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Tales of Adventure Blog

Disturb us, Lord, when
We are too pleased with ourselves,
When our dreams have come true
Because we dreamed too little,
When we arrived safely
Because we sailed too close to the shore.

Disturb us, Lord, when
with the abundance of things we possess
We have lost our thirst
For the waters of life;
Having fallen in love with life,
We have ceased to dream of eternity
And in our efforts to build a new earth,
We have allowed our vision
Of the new Heaven to dim.

Disturb us, Lord, to dare more boldly,
To venture on wilder seas
Where storms will show Your mastery;
Where losing sight of land,
We shall find the stars.

We ask you to push back
The horizons of our hopes;
And to push back the future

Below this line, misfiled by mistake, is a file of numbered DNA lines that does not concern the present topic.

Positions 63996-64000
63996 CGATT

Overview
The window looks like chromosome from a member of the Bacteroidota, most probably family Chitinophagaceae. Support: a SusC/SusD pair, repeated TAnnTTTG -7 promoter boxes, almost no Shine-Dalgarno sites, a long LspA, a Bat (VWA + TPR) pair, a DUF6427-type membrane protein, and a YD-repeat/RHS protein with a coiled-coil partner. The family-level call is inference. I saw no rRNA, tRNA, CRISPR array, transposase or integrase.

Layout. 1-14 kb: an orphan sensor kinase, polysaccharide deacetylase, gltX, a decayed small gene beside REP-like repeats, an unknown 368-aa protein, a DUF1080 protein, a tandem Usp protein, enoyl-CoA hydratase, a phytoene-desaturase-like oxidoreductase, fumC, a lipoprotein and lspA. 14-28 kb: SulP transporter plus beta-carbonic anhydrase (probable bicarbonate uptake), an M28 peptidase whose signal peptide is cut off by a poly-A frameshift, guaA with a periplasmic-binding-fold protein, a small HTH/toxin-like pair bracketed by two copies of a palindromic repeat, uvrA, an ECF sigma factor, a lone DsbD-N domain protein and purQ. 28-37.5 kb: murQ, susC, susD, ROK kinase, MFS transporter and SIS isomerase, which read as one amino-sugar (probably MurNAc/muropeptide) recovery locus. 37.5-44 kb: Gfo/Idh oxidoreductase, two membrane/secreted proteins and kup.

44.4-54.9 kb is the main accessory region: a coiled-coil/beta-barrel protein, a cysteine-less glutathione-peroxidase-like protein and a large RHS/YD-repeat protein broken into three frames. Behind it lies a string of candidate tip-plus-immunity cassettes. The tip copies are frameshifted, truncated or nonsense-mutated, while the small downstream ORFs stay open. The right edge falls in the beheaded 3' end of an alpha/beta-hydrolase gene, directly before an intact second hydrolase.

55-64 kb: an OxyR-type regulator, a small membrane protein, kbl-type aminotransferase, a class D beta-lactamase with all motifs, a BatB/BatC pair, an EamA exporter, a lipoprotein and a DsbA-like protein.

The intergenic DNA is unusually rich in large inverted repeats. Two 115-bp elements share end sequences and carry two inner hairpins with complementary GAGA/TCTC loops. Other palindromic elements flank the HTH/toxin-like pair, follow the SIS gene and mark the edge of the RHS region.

In strength, courage, hope, and love.

This we ask in the name of our Captain,
Who is Jesus Christ.


Filtering by Tag: innovative youth ministry

Innovators Guest Post #7- Starting an Innovative Youth Ministry from Scratch

Matthew Overton

As a youth leader, have you ever thought or dreamed about starting up a youth ministry from scratch?  Maybe that represents a personal nightmare scenario, but for some youth workers it is a an experience that they have always wanted to try on for size.  Chris Cummings, who is our guest poster today is doing just that through a church plant in Tennessee.  Chris has been reading the posts on Youth Ministry Innovators for some time and gave me a call a couple of weeks ago.  Chris is in his most preliminary missionary stages of entering a new gospel environment. He is just beginning to discern what God might be calling him to do or not do in his new context.  Here is what he has to say.